Our current spiritual thinking have been influenced by the great schools of the East. India, China, Tibet are have all been great sources of deep spiritual wisdom. Their advent in the West have help accelerate the understanding of new realities to a wider audience.
There’s something beyond all this materialism. Something that can move us beyond greed, war and environmental degradation. Something that can lift us up to the fertile plateau of our next evolutionary stage, to a place where humanity can re-establish harmony with nature and good will between the nations and peoples of the world.
A MESSAGE FROM HIS HOLINESS THE THE DALAI LAMA
Love, Compassion and Tolerance
... The essence of all religions is love, compassion and tolerance. Kindness is my true religion. No matter whether you are learned or not, whether you believe in the next life or not, whether you believe in god or Buddha or some other religion or not, in day-to-day life you must be a kind person. When you are motivated by kindness, it doesn’t matter whether you are a practitioner, a lawyer, a politician, an administrator, a worker, or an engineer: whatever your profession or field, deep down you are a kind person. Love, compassion and tolerance are necessities, not luxuries. Without them, humanity cannot survive. If you have a particular faith or religion, that is good. But you can survive without it if you have love, compassion, and tolerance. The clear proof of a person’s love of God is if that person genuinely shows love to fellow human beings.
To have strong consideration for others’ happiness and welfare, we must have a special altruistic attitude in which we take upon ourselves the burden of helping others. To generate such an unusual attitude, we must have great compassion—caring about the suffering of others and wanting to do something about it. To have such a strong force of compassion, we must have a strong sense of love that, upon observing sentient beings, wishes that they have happiness - finding a pleasantness in everyone and wishing happiness for everyone, just as a mother does for her sole sweet child. To have a sense of closeness and dearness for others, use as a model a person in this lifetime who was very kind to you. Then extend this sense of gratitude to all beings. Deep down we must have real affection for each other, a clear realization or recognition of our shared human status. At the same time, we must openly accept all ideologies and systems as a means of solving humanity’s problems. One country, one nation, one ideology, one system is not sufficient. It is helpful to have a variety of different approaches on the basis of a deep feeling of the basic sameness of humanity. We can then make a joint effort to solve the problems of the whole of humankind. Every major religion has similar ideas of love, the same goal of benefiting through spiritual practice, and the same effect of making its followers into better human beings. All religions teach moral precepts for perfecting the functions of mind, body, and speech. All teach us not to lie or steal or take others’ lives, and so on.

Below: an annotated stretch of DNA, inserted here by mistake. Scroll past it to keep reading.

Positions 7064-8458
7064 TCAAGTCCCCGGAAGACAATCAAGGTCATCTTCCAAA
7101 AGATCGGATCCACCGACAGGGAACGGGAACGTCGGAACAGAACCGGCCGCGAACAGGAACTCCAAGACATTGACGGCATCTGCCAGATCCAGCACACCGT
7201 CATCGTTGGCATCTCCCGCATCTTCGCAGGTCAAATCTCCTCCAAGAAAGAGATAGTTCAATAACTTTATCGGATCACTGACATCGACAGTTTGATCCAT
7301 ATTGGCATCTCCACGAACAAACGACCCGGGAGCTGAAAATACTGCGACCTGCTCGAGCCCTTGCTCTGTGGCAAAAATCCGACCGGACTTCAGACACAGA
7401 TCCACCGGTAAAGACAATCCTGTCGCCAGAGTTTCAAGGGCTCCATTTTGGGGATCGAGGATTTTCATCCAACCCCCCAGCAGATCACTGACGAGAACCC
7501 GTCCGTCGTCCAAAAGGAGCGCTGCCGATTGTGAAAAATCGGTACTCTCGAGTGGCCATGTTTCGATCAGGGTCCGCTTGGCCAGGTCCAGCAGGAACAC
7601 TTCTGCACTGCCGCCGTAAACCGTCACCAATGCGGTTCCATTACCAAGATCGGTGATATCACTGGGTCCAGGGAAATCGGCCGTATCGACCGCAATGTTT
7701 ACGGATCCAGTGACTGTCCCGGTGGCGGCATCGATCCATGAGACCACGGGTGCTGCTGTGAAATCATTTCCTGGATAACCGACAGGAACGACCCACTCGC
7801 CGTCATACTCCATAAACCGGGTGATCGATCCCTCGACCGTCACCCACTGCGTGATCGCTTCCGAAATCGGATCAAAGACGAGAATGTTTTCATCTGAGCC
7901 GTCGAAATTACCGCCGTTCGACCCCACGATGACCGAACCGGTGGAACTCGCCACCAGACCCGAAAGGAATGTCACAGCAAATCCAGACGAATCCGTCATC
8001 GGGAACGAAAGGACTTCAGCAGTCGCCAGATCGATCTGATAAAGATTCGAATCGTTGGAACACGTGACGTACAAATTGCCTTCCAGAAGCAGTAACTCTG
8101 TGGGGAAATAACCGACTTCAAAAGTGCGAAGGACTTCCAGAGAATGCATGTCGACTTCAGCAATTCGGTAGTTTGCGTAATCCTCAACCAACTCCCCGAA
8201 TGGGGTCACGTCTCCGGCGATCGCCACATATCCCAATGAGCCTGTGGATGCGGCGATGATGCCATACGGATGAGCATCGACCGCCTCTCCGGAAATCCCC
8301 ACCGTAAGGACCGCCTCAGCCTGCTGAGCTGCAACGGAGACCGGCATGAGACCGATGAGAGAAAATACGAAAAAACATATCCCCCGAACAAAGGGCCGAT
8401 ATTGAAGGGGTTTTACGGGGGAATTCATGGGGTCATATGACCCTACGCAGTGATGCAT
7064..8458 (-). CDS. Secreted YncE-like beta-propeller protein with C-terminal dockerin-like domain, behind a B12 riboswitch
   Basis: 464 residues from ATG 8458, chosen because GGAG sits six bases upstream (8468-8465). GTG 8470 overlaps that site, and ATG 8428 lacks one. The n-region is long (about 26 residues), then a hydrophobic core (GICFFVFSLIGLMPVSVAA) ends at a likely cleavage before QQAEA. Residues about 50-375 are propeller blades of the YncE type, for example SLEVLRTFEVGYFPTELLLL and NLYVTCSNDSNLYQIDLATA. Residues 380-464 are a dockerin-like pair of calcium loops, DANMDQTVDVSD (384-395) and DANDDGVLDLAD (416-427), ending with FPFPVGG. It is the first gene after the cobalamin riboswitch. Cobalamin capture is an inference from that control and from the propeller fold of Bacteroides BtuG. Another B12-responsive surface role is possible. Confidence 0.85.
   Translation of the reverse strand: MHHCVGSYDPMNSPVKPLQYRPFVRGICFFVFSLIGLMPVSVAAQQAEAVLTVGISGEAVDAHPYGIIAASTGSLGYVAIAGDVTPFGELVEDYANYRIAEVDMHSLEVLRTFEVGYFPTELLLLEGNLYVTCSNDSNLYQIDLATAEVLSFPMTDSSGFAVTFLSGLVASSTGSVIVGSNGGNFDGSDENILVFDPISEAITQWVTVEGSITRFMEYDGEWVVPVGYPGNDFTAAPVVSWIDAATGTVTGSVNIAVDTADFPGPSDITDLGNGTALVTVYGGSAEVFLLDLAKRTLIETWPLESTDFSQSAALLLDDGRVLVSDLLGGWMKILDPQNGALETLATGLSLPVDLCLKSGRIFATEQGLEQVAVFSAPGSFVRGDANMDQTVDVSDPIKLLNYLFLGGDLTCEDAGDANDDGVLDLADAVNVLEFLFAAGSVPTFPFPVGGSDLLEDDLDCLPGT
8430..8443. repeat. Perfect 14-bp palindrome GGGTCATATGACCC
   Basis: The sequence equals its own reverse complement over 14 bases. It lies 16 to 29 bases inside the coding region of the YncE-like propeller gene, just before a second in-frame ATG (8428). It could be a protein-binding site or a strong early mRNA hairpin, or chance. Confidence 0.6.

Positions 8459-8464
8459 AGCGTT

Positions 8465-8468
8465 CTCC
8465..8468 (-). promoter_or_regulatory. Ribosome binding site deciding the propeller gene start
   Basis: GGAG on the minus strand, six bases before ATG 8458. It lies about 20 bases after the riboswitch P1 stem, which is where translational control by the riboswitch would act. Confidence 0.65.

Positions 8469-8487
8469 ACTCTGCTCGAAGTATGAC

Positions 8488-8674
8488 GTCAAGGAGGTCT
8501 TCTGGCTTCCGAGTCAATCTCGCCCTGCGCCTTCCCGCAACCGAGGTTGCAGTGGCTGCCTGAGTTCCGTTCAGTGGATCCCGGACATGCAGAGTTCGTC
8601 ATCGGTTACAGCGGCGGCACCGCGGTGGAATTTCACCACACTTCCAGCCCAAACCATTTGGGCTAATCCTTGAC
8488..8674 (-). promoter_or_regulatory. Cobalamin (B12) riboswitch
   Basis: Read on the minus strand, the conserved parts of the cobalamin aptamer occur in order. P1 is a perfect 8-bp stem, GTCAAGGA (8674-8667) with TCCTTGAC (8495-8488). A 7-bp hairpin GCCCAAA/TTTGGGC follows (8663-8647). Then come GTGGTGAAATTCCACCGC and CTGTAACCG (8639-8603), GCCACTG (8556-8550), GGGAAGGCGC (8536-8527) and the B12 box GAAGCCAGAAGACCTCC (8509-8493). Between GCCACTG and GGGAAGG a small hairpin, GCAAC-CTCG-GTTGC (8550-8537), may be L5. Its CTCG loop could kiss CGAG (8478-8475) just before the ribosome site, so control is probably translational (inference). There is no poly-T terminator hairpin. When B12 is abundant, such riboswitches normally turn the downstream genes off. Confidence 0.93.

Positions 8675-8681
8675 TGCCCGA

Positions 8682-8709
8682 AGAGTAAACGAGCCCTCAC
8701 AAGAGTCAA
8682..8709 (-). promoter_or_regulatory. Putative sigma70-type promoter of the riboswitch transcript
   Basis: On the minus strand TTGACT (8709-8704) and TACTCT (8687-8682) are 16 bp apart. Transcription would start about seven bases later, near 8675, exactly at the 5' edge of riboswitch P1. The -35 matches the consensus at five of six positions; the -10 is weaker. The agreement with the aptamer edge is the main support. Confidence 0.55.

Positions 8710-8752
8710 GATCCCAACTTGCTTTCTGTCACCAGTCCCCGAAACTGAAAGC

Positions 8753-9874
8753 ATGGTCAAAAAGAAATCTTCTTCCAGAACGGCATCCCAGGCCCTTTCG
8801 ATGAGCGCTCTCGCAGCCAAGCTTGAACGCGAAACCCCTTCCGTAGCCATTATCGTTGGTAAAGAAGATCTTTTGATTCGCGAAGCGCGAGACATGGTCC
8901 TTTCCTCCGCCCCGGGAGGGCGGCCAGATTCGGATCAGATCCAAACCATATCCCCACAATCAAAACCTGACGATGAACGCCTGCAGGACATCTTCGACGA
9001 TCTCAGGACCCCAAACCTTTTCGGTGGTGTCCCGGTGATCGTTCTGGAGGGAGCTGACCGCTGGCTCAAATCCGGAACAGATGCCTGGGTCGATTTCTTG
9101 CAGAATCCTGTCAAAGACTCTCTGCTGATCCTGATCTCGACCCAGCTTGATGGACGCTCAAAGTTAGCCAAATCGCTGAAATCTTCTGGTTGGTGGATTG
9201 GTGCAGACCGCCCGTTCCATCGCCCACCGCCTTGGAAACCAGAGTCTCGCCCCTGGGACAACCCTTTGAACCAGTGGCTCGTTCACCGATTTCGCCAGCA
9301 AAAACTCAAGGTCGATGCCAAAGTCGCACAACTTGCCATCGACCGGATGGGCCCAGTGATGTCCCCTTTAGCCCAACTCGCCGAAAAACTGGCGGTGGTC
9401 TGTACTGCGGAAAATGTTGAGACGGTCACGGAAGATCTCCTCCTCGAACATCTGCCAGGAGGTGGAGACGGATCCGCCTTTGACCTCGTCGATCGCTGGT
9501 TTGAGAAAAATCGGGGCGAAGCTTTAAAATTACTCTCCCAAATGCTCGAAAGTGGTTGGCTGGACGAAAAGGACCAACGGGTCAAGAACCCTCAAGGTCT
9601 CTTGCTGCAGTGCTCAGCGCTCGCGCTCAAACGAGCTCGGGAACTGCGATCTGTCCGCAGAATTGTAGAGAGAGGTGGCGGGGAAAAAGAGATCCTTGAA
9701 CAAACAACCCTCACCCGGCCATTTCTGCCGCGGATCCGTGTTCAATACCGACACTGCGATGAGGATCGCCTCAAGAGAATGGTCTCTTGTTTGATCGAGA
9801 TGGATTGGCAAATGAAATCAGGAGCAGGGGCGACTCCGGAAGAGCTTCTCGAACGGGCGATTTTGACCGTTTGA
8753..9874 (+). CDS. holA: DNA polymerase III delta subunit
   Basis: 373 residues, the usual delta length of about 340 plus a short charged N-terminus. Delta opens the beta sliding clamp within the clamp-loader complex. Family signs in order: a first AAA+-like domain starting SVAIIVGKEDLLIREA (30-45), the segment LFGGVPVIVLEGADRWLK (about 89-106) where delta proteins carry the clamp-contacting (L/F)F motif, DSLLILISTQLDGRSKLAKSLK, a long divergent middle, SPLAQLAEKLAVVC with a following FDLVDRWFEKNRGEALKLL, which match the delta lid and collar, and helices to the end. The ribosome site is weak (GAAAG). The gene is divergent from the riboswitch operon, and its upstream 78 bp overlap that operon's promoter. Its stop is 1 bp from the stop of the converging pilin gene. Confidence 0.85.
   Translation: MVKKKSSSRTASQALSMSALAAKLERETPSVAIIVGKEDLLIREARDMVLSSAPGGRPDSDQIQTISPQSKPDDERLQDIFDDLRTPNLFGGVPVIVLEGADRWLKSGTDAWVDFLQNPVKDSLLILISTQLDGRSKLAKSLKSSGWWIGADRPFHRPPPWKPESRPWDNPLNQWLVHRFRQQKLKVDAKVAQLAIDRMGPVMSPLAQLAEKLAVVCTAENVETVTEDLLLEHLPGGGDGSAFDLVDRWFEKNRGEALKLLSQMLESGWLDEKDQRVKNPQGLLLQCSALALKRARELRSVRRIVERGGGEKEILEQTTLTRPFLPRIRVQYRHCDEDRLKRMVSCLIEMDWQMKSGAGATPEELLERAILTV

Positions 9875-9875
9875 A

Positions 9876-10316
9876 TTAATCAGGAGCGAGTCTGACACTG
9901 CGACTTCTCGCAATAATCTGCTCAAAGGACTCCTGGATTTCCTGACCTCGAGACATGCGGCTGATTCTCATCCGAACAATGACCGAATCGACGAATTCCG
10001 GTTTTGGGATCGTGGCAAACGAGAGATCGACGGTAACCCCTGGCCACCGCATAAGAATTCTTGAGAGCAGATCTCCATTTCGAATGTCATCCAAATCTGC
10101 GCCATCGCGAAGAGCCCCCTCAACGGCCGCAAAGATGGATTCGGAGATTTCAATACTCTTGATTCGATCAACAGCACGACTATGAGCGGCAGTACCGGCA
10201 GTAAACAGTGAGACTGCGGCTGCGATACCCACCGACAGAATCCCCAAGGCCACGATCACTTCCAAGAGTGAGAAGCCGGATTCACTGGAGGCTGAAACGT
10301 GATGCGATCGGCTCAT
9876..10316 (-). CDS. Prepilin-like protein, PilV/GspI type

The common goal of all moral precepts laid down by the great teachers of humanity is unselfishness. Those teachers wanted to lead their followers away from the paths of negative deeds caused by ignorance and to introduce them to paths of goodness. All religions can learn from one another; their ultimate goal is to produce better human beings who will be more tolerant, more compassionate, and less selfish. Human beings need spiritual as well as material sustenance. Without spiritual sustenance, it is difficult to get and maintain peace of mind. The purpose of religion is not to argue which one is the best. Over the past centuries, each great teaching has served humanity, so it’s much better to make friends, understand each other, and make an effort to serve humanity than to criticize or argue. Buddha, Jesus Christ, and all other great teachers created their ideas and teachings with sincere motivation, love, and kindness toward humanity, and they shared it for the benefit of humanity. I do not think those great teachers created differences to make trouble. Our human mind always likes different approaches.
There is a richness in the fact that there are so many different presentations of the way. There are two ways to enter into Buddhism: one through faith and one through reasoning. Faith alone may not be sufficient. Buddha always emphasized a balance of wisdom and compassion: a good brain and a good heart should work together. Placing importance on just the intellect and ignoring the heart can create more problems and more suffering in the world. On the other hand, if we emphasize only the heart, and ignore the brain, then there is not much difference between humans and animals. These two must be developed in balance, and when they are, the result is material progress accompanied by good spiritual development. Heart and mind working in harmony will yield a truly peaceful and friendly human family. I feel that my mission is, wherever I am, to express my feeling about the importance of kindness, compassion, and the true sense of brotherhood. I practice these things. It gives me more happiness, more success.